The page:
What documents are needed for a medical repatriation?

Medical transports often happen at speed. You fall ill abroad and need to get home urgently for treatment. A relative is involved in a traffic accident and needs emergency surgery. Before you know it, everything is happening at once: there are route plans to confirm, air ambulance flights to schedule, ground transports to arrange… It can quickly feel overwhelming. The good news is that experienced medical transport companies like EMS Air Ambulance & Medical Repatriation will handle all these things for you. There are of course some key documents that we’ll need from you (don’t worry – we’ll explain these really clearly during the repatriation!). But many others will be processed by us as a normal part of the operation. Here’s a quick summary of the documents that are generated on an average mission…

What documents medical repatriation

Documents we need from you…

Quote acceptance

This is the document that kicks off the transport process. Once you’ve spoken to our repatriation specialists and explained your patient’s medical situation, they’ll send you a quote for the transport by road, air ambulance or medical escort (usually within 60 mins). If you’re happy to go ahead, you just click a link to sign the form (you can do this online).

Proof of payment

This document acts as our green light to begin the transport. You’ll receive an invoice for the transport, including details of how to make the payment. Once you’ve completed the transfer, you simply forward a proof of payment from your bank, or even a screenshot of the receipt or transfer. Shortly after, you’ll receive an order confirmation for your case, along with a timetable.

Medical report

This is an important document that helps our team prepare the transport. It will detail things like your patient’s current condition and treatment, vital statistics, and medications and doses. We’ll use this information to make sure the ambulance team, vehicles and aircraft have the right personnel and equipment ready. We can usually get your foreign medical team to forward this to us, but it will save time if you have a copy that you can send to us direct.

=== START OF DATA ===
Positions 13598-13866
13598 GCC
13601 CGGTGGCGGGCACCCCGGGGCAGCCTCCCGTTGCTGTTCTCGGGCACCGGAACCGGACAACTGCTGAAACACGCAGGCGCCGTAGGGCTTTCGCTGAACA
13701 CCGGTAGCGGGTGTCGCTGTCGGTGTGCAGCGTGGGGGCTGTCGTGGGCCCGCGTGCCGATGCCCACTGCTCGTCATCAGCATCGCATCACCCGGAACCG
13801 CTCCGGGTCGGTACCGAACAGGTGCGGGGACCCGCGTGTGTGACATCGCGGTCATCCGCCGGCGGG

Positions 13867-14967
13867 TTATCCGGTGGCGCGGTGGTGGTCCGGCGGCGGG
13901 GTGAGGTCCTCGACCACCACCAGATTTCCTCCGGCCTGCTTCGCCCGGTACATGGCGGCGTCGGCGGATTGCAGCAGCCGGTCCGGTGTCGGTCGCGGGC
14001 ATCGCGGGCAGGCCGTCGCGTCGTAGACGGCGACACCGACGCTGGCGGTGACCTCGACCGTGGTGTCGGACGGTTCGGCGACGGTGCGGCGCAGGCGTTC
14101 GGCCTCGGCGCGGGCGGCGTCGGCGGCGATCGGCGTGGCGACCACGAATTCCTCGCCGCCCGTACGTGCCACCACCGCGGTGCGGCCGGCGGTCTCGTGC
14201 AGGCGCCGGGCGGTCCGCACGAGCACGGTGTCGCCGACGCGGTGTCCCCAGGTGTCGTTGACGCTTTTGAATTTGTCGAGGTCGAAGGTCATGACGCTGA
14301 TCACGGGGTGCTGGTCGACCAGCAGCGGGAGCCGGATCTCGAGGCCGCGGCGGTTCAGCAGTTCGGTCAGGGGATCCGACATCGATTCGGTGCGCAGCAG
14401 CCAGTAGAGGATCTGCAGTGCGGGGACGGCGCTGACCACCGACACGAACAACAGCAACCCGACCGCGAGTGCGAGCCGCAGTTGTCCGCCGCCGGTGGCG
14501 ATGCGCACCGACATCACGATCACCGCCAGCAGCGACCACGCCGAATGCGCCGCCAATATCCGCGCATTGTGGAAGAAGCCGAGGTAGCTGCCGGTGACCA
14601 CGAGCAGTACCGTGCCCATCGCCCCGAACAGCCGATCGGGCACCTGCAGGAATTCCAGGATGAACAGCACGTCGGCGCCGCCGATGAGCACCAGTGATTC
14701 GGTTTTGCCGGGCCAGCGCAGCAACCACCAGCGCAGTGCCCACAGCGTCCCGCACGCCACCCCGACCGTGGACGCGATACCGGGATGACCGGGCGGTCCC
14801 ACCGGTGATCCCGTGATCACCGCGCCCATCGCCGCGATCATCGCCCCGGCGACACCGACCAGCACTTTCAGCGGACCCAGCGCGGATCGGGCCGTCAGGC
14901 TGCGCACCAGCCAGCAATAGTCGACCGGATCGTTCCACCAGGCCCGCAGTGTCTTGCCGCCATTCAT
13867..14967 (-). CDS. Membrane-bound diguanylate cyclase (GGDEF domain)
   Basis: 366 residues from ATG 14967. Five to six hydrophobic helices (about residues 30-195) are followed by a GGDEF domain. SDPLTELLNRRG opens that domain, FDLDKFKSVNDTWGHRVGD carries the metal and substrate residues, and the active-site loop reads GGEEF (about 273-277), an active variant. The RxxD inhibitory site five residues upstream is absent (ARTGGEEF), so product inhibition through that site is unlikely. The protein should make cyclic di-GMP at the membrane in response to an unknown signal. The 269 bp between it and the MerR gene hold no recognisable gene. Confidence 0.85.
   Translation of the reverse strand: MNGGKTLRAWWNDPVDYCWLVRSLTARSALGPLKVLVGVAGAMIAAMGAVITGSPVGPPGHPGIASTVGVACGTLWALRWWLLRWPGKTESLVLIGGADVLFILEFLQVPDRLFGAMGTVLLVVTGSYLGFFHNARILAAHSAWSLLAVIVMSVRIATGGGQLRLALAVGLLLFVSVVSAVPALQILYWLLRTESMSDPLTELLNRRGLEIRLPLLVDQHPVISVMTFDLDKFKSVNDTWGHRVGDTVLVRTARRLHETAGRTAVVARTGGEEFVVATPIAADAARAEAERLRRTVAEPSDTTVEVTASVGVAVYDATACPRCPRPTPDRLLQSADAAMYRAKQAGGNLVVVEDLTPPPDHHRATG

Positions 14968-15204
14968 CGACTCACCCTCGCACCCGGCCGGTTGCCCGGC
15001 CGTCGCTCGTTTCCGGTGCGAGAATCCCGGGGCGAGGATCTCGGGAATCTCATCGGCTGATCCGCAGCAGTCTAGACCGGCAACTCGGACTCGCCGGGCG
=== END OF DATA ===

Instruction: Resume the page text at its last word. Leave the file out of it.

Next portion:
Doctor’s letter

Similar to the Medical Report, this document helps us understand more about the background to the case. It’s usually a summary of your patient’s medical history, what’s happened, and any key recommendations for their treatment – that they’ll need to be taken to a rehabilitation centre, for example. Your patient’s medical team will usually be able to send this to us direct but, again, if you already have the information yourself, it will speed up the process if you can forward it to us

Passport scan

While the repatriation gets underway, you can help us by getting the travel documents ready. We will need a passport or resident permit for your patient, and any other passengers who intend to travel with us, such as a friend, relative or a whole family. We don’t need the physical documents; a scan or photocopy by email, text or fax will do

Visa scan

Some countries of course have Visa entry requirements for patients flying in from abroad. Depending on the countries involved, this can be a lengthy process. Fortunately, most countries have a Visa on Arrival process for emergency medical repatriations, which means we can complete the form during the transport. You can find out more about how these work in this article: What is a Visa on Arrival – and how do you get one?

Other documents you might encounter during the process…

As we said above, you’ll also start to see a number of other documents emerge during the repatriation process. Most of these won’t require any input from you, though – EMS can take care of them for you. These types of documents include:

Medical Intake Form – this is a summary from our Case Supervisor confirming your patient’s personal and medical details

Medical Transport Document (MTD) – this is a record of your patient’s status and progress during the journey, including any treatment that might take place

PCR test result – if you’re travelling by Air Ambulance or taking an intercontinental flight, we will likely need you to take a PCR test for COVID and send us the result

Repatriation Certificate – a form that confirms when a medical transport has taken place (sometimes requested by insurance companies as they process an application)

Customer feedback form – a simple document that allows you to tell us what you thought of the transport so we can keep improving our services

Need to talk? We’re here to help. Just get in touch with our friendly experts by phone, email or WhatsApp. Head to our Contact page for the details. You can also get a free, no-obligation cost estimate for your repatriation with our online pricing calculator.

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